A magnificent art deco building the Thermae Palace can be found a few minutes’ walk from the centre of Ostend and not too far for from the Kursaal and Casino. Opened on June 28th, 1933, by King Albert 1st and Queen Elisabeth it was initially known as the Palais des Thermes. It was King Leopold II who wanted to open a thermal centre in the city and in the mid-19th century mineral spring water was already being sourced in the area. The hotel was designed by Andrew Louis Daniels and took 18 months to build. In 2002 it was protected as a monument. It has undergone several refurbishments over its history and still remains today one of Ostend’s favourite places not only for locals but for visitors as well.
Dominating the skyline, it still oozes charm and elegance. Quite palatial inside the hotel opens out on the promenade and beach. Many of the rooms have their own verandas with loungers and chairs providing open panoramas of the coastline, more like a painting than a view. The rooms are also very well appointed with impressive bathrooms. The simple designs provide plenty of space and facilities for the visitor and the hotel is ideally placed for a further investigation along the Belgian coastline and beyond.
The breakfast, whilst not cheap provides a wide range of Belgian delights and is taken in grand surroundings. The window seats are particular favoured by the locals so make sure you get there early. The breakfast choice is extensive and will certainly set you up for the day.
The Brasserie Albert which is part of the hotel provides a range of dishes, views of the sea and only uses regional produce. Again, this is a favourite venue for locals who enjoy the ambience, quality food and service.
Ther is a large car park on site as you may prefer during your stay to use the excellent Belgian public transportation system.
I found reception very informative and able to provide up to the minute details on local opening times and facilities. The city of Ostend is just a few minutes’ walk along an impressive promenade where you might like to stop at one of the many bars and cafes to try some of Belgium’s many famous beers, There are plenty of shops to browse in and some great places to eat in the city including a fascinating café just around the corner from the tourist office. Lisette and Lucian, employ a range of staff with learning disabilities. The selection of food is extremely good and again it is very popular with the locals. A very enjoyable experience with lots of choice. If you are intending to travel south to the Paul Delvaux Museum, then I suggest you check before you go on their opening times. There is also a delightful café on site where you can enjoy a drink and a pastry. The museum is hidden away in a residential area but the local tourist office at Koksidje can help with directions and let you know when you might also be able to experience the horse-riding fishermen who operate along the coastline, The only ones in the world who fish in this way it is an experience that you shouldn’t miss. More information can be obtained from the National Fisheries Museum. The tourist office can provide details of another location where at certain times of the day you can spot seals which have returned to the area.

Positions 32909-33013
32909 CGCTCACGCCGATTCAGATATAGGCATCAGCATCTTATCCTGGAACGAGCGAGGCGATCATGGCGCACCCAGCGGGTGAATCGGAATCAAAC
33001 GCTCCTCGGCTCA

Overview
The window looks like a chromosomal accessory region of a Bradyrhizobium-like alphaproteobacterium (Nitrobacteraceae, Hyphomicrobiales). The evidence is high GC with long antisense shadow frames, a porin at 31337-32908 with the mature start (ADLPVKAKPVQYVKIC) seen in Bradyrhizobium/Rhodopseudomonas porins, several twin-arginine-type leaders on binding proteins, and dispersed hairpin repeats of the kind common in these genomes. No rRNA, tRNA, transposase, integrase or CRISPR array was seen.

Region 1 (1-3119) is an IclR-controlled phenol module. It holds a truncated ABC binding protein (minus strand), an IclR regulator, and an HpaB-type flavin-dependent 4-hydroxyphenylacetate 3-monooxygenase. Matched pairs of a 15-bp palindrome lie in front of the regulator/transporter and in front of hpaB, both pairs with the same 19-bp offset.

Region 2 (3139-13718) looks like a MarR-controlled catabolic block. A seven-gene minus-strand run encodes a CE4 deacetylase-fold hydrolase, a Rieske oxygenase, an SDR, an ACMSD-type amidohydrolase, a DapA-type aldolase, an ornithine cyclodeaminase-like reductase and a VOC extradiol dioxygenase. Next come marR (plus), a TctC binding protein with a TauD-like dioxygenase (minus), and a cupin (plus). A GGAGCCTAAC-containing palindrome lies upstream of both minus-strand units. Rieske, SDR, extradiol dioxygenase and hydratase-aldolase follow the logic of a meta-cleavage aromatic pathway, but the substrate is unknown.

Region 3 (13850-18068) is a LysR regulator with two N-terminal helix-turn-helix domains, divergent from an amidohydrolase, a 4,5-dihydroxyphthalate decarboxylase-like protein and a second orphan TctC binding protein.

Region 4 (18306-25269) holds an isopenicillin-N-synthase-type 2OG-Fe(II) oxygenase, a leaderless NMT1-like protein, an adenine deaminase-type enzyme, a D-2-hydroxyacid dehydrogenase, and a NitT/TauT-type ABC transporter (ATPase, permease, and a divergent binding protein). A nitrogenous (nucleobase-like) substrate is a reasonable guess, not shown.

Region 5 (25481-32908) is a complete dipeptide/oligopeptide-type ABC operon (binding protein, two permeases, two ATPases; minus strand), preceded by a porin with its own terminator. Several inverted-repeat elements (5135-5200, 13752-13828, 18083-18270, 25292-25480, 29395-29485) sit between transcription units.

There are a very good coastal tram service offering day tickets. Another excellent excursion from Ostend is by train. The Belgian Railways offer seniors day tickets priced currently at 7.80 euros. These can then be used for any destination in Belgium such as Brussels, Antwerp or Ghent.
If you’re into walking, then take the small free ferry which operates on a regular service and is based next to the closed aquarium near the station. In five minutes, it will take you across harbour. Disembark, turn left and follow the path to the beach. From here you can then walk for miles in a northerly direction. Often forgotten by visitors this is great way to spend a morning or afternoon.
When you get back the area around the harbour is well worth exploring as is the promenade.
DFDS operate an excellent regular two hourly service from Dover to Dunkerque with priority boarding and a Premium Lounge where you can relax with a glass of prosecco, coffee and snacks. Dunkerque has easy access to the motorway system. If you are travelling a long way to Dover, then a very reasonable overnight stop can be made at the Travelodge next door to the docks. Parking is available and they serve an ample unlimited breakfast and a selection of evening meals.
Finally, a great guidebook for this area is the very informative ‘Flanders’ published by Bradt and written by Emma Thomson.